VAT is a transaction-based multi-tier consumption tax. All goods and services supplied by so-called “taxable persons” (entrepreneurs who independently carry out economic activity) are subject to VAT, unless specifically exempted.
Denmark applies a standard VAT rate of 25% and no reduced rates.
An insurer could, however, be obliged to pay tax on non-life insurances, if certain conditions are met, eg, if the risk is in Denmark etc.
There are specific rules that provide a different legal framework for EU/EEA (re)insurers on the one hand and third-country (re)insurers on the other.
For EU/EEA (re)insurers the so-called single-licence principle applies, meaning that insurance undertakings having their registered office and licence in another member state may conduct business in Denmark under the freedom to provide services or freedom of establishment. Third-country (re)insurers are subject to a stricter regime.
Companies outside the EU/EEA that want to do (re)insurance business in Denmark have to set up a branch or company in Denmark and apply for a licence from the FSA. In other words, third-country insurers cannot directly start up in Denmark.
In respect of US (re)insurers doing business in the EU, the USA and the EU reached an agreement, which came into force on 4 April 2018. The agreement intends for US insurers and reinsurers to continue writing new business in the European market without having to establish a local branch in every European member state in which they want to be active. Moreover, the agreement streamlines group supervision requirements for insurers and reinsurers operating in both jurisdictions. The provisions of the agreement are not self-implementing but require further legislation. Full implementation is expected in 2022.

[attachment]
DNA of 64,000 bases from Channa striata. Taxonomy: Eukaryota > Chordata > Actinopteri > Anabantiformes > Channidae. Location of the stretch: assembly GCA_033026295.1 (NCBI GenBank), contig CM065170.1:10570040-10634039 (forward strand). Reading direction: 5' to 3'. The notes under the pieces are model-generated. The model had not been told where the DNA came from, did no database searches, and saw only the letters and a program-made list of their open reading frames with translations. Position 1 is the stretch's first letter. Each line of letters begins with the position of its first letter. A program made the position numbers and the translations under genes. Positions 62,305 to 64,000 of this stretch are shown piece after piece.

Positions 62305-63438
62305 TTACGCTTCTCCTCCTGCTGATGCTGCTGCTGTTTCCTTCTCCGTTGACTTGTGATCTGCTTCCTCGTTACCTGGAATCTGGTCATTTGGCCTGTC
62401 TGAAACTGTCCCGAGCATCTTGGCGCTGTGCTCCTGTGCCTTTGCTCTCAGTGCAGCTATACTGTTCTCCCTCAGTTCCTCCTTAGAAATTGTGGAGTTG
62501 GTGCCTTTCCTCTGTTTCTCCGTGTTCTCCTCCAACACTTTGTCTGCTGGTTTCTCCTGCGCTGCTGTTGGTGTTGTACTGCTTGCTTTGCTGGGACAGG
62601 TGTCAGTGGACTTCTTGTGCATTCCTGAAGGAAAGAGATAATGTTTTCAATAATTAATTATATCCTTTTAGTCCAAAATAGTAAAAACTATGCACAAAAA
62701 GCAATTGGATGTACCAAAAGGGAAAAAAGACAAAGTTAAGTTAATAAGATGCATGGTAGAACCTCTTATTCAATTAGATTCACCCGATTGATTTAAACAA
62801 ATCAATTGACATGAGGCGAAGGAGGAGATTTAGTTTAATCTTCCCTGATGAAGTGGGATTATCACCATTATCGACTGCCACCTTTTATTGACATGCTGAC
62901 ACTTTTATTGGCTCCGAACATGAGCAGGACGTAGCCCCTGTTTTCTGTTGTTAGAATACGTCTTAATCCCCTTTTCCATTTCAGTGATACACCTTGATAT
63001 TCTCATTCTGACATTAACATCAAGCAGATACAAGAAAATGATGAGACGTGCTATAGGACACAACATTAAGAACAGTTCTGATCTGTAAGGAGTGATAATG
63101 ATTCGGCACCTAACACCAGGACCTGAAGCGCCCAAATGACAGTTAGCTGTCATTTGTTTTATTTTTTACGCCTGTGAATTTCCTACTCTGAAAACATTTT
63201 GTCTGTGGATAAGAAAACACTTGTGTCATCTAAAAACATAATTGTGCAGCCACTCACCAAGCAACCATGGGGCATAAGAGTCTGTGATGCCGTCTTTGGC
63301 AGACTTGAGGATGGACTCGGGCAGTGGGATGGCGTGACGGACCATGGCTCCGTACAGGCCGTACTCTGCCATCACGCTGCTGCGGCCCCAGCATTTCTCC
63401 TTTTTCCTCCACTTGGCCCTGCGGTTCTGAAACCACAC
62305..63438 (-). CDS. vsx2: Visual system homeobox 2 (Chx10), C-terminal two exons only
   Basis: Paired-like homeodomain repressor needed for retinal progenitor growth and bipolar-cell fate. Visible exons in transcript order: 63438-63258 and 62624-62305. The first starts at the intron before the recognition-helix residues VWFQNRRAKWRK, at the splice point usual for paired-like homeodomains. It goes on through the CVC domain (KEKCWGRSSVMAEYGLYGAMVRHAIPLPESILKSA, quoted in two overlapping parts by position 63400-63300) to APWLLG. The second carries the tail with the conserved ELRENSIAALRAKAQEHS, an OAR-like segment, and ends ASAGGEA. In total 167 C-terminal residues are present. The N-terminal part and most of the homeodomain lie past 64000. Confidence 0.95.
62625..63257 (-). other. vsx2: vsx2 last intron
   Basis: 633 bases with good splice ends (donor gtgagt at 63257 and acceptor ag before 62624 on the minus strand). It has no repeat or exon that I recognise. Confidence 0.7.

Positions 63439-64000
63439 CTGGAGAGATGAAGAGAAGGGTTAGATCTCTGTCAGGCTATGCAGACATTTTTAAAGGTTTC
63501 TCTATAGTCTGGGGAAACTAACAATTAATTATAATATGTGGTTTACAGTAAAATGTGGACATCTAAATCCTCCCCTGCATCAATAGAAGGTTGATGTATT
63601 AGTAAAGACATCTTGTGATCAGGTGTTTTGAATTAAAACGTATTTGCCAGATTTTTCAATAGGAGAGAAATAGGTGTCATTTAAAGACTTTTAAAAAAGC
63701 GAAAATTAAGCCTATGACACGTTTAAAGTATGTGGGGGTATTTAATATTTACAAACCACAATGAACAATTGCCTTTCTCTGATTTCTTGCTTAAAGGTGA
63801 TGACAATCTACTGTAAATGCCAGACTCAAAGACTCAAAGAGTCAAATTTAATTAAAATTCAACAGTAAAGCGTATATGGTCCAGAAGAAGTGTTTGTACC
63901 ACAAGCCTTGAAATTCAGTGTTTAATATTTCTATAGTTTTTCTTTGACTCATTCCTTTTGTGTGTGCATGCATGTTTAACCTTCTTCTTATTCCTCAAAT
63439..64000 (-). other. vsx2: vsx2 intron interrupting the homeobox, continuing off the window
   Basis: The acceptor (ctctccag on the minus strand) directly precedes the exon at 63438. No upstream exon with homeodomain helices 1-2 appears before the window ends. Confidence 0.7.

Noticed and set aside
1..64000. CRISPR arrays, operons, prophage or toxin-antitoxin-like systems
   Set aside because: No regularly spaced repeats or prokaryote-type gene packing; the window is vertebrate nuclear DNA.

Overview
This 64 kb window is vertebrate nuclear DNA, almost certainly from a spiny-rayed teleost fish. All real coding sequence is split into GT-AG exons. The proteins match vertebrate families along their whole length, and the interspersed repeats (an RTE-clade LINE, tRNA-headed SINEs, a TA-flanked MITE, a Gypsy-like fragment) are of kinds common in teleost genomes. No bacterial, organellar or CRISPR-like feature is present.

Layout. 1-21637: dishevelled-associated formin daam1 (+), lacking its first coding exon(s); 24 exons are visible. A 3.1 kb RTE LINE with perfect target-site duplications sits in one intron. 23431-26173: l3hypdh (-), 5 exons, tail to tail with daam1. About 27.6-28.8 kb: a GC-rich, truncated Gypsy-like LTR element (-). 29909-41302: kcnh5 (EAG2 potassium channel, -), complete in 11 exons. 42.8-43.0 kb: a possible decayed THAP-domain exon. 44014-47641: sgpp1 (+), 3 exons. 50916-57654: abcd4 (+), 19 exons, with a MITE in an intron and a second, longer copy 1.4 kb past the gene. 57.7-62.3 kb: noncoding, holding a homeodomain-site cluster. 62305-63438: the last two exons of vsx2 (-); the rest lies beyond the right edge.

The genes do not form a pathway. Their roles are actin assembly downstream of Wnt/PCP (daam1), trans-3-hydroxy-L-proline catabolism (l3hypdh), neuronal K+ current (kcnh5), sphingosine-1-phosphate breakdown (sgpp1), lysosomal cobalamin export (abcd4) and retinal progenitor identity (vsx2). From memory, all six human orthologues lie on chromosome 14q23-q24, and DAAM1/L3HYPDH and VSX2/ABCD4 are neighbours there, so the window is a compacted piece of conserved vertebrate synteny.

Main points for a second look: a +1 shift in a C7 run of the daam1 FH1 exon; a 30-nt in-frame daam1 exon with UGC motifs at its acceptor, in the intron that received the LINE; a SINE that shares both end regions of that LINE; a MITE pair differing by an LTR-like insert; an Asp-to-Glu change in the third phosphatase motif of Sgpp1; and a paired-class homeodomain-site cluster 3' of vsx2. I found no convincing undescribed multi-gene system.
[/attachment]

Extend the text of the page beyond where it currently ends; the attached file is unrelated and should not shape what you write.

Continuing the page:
As for Brexit the current status is that the UK's withdrawal from the EU will be final when the current transition period expires on 31 December 2020. After that, the EU rules will no longer apply to the UK, and the Danish FSA is expected to issue an executive order that gives already notified companies temporary permission to service existing contracts until the end of 2021.
Fronting is mostly seen when an insurer underwrites a policy and transfers the risk to a reinsurer. The company that underwrites the initial policy is the fronting company and receives a portion of the premium, despite ceding the entirety of the risk to the reinsurer.
There is no general statutory or regulatory prohibition on fronting in Denmark.
Warranty and indemnity (W&I) insurance is a well-known product. It covers damages resulting from breaches of warranties and indemnities given by the seller in an M&A transaction.
The W&I insurance market in Denmark has increased during recent years, and as an example, in June 2020 the Danish private equity fund, FSN Capital, was awarded EUR50 million in insurance coverage.